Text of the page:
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Why Can Modern Governments Tax So Much? An Agency Model of Firms as Fiscal Intermediaries

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  • Henrik Jacobsen Kleven
  • Claus Thustrup Kreiner
  • Emmanuel Saez

Abstract

This paper presents a simple agency model to explain why third-party income reporting by employers dramatically improves income tax enforcement. Modern firms have a large number of employees and carry out complex production tasks, which requires the use of accurate business records. Because such records are widely used within the firm, any single employee can denounce collusive tax cheating between employees and the employer by revealing the true records to the government. We show that, if a firm is large enough, such whistleblowing threats will make tax enforcement successful even with low penalties and low audit rates. Embedding this agency model into the standard Allingham-Sandmo tax evasion model, we show that third-party reporting improves tax enforcement if the government disallows self-reported losses or audits such losses more stringently, which fits with actual tax policy practices. We also embed the agency model into a simple macroeconomic growth model where the size of firms grows with exogenous technological progress. In early stages of development, firms are small, tax rates are severely constrained by enforcement, and the size of government is too small. As firm size increases, the enforcement constraint is slackened, and government size is growing. In late stages of development, firm size is sufficiently large to make third-party tax enforcement completely effective and government size is socially optimal.

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Bibliographic Info

Paper provided by National Bureau of Economic Research, Inc in its series NBER Working Papers with number 15218.

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Date of creation: Aug 2009
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Handle: RePEc:nbr:nberwo:15218

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References

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Citations

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Cited by:
  1. Tonin, Mirco, 2011. "Minimum Wage and Tax Evasion: Theory and Evidence," IZA Discussion Papers 5660, Institute for the Study of Labor (IZA).
  2. Todd Kumler & Eric Verhoogen & Judith A. Frías, 2013. "Enlisting Employees in Improving Payroll-Tax Compliance: Evidence from Mexico," NBER Working Papers 19385, National Bureau of Economic Research, Inc.
  3. Pierre Cahuc & St�phane Carcillo, 2014. "The Detaxation of Overtime Hours: Lessons from the French Experiment," Journal of Labor Economics, University of Chicago Press, University of Chicago Press, vol. 32(2), pages 361 - 400.
  4. Pickhardt, Michael & Prinz, Aloys, 2014. "Behavioral dynamics of tax evasion – A survey," Journal of Economic Psychology, Elsevier, Elsevier, vol. 40(C), pages 1-19.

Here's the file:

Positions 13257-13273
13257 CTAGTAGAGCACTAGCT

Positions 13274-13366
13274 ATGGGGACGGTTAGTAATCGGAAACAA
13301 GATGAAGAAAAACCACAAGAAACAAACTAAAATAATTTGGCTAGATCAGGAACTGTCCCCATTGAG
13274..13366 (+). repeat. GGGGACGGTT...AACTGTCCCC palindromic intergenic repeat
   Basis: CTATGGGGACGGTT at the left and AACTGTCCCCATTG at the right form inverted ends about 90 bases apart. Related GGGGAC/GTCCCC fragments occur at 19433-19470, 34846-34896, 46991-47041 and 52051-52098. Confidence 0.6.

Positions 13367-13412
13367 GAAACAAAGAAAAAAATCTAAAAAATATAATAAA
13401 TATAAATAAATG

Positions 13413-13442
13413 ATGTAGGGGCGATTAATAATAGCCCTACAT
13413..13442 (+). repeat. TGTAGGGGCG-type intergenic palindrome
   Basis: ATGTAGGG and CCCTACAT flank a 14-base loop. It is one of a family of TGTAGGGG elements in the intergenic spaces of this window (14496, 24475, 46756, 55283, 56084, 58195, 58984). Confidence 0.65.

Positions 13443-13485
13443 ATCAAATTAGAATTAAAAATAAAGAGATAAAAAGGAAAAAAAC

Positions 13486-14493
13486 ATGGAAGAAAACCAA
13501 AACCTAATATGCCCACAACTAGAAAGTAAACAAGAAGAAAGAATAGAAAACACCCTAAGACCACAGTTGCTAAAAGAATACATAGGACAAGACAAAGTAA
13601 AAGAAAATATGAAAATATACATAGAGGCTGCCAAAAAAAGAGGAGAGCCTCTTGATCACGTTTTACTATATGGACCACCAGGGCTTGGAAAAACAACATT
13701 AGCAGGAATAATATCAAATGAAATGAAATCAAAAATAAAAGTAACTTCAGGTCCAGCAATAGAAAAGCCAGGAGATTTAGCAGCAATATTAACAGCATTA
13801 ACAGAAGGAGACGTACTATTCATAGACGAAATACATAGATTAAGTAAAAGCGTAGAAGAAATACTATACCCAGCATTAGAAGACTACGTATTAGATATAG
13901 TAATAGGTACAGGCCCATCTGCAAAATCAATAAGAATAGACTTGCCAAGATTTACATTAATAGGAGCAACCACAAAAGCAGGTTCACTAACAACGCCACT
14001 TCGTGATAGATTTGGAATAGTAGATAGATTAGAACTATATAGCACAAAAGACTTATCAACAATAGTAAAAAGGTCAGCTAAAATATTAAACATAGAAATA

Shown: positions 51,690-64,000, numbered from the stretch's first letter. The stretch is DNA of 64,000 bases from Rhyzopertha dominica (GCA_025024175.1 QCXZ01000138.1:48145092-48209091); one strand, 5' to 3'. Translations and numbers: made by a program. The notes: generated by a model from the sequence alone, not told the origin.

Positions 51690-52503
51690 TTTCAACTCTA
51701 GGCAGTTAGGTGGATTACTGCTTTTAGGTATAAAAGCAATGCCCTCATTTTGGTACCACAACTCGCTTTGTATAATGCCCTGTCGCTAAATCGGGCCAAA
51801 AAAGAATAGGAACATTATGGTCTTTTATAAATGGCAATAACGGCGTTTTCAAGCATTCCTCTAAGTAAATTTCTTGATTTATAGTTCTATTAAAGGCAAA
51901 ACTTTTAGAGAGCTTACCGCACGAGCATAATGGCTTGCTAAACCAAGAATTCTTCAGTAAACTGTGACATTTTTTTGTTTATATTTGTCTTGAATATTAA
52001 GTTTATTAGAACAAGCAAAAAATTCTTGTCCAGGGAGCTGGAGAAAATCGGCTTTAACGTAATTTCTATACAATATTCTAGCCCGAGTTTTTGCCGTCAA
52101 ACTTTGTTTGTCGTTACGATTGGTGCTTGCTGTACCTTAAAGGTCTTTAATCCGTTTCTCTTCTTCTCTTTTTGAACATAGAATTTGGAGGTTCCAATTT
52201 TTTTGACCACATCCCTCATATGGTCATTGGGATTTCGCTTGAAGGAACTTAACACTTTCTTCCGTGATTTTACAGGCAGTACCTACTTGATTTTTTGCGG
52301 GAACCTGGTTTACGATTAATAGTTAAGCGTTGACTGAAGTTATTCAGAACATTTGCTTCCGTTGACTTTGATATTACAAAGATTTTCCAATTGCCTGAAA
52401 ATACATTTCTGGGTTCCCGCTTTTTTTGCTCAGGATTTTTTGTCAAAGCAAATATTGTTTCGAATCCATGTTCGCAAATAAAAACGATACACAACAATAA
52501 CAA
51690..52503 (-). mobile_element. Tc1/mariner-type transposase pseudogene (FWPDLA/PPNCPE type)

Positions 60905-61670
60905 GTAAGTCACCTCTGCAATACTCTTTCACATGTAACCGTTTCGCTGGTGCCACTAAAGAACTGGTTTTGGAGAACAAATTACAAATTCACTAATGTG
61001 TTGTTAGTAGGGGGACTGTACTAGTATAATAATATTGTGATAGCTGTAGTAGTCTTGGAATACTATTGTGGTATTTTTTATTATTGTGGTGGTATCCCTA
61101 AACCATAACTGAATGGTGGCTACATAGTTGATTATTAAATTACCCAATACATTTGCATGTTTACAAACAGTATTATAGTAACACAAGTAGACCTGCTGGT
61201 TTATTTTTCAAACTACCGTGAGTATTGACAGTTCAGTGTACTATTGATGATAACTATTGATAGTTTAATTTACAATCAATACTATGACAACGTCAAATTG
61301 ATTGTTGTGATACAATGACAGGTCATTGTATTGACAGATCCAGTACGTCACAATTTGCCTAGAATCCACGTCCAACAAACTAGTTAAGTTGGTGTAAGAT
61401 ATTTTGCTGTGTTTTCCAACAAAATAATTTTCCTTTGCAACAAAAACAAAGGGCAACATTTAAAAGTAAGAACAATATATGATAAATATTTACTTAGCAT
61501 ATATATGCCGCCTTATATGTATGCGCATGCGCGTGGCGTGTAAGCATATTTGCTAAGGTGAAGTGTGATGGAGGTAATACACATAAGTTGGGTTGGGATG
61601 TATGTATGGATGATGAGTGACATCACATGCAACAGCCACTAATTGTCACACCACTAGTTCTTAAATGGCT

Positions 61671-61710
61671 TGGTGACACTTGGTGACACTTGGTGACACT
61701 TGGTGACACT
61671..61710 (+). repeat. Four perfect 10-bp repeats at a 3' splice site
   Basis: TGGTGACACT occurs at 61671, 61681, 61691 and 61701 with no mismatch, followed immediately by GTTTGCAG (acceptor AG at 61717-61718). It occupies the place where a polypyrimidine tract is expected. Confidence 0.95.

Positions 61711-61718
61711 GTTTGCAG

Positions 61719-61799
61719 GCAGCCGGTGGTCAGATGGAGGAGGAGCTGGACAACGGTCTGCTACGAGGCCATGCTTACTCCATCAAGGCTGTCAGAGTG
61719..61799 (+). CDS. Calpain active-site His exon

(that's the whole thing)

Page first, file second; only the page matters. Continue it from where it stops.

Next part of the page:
5. Hoseini, M., 2013. "How to Enforce Value-Added Tax? The Role of Inter-Sectoral Linkages," Discussion Paper, Tilburg University, Center for Economic Research 2013-036, Tilburg University, Center for Economic Research.
  6. Blomquist, Sören & Christiansen, Vidar & Micheletto, Luca, 2011. "Public provision of private goods, self-selection and income tax avoidance," Working Paper Series, Center for Fiscal Studies 2011:6, Uppsala University, Department of Economics.
  7. Mayshar, Joram & Moav, Omer & Neeman, Zvika, 2011. "Transparency, Appropriability and the Early State," CEPR Discussion Papers, C.E.P.R. Discussion Papers 8548, C.E.P.R. Discussion Papers.
  8. Timothy Besley, 2013. "Making and Breaking Tax Systems," The Economic and Social Review, Economic and Social Studies, Economic and Social Studies, vol. 44(3), pages 297-321.
  9. Cuff, Katherine & Marceau, Nicolas & Mongrain, Steeve & Roberts, Joanne, 2011. "Optimal Policies with an Informal Sector," Journal of Public Economics, Elsevier, Elsevier, vol. 95(11), pages 1280-1291.
  10. Lee, David & Saez, Emmanuel, 2012. "Optimal minimum wage policy in competitive labor markets," Journal of Public Economics, Elsevier, Elsevier, vol. 96(9-10), pages 739-749.
  11. Almunia, Miguel & Lopez-Rodriguez, David, 2012. "The efficiency cost of tax enforcement: evidence from a panel of spanish firms," MPRA Paper 44153, University Library of Munich, Germany.
  12. Thomas Piketty & Emmanuel Saez, 2012. "Optimal Labor Income Taxation," NBER Working Papers 18521, National Bureau of Economic Research, Inc.
  13. Anne Brockmeyer, 2013. "The investment effect of taxation: evidence from a corporate tax kink," Working Papers, Oxford University Centre for Business Taxation 1317, Oxford University Centre for Business Taxation.
  14. Eduardo Zilberman, 2011. "Audits or Distortions: The Optimal Scheme to Enforce Self-Employment Income Taxes," Textos para discussão, Department of Economics PUC-Rio (Brazil) 590, Department of Economics PUC-Rio (Brazil).
  15. Mazhar Waseem, 2013. "Taxes, Informality and Income Shifting: Evidence from a Recent Pakistani Tax Reform," 2013 Papers, Job Market Papers pwa641, Job Market Papers.

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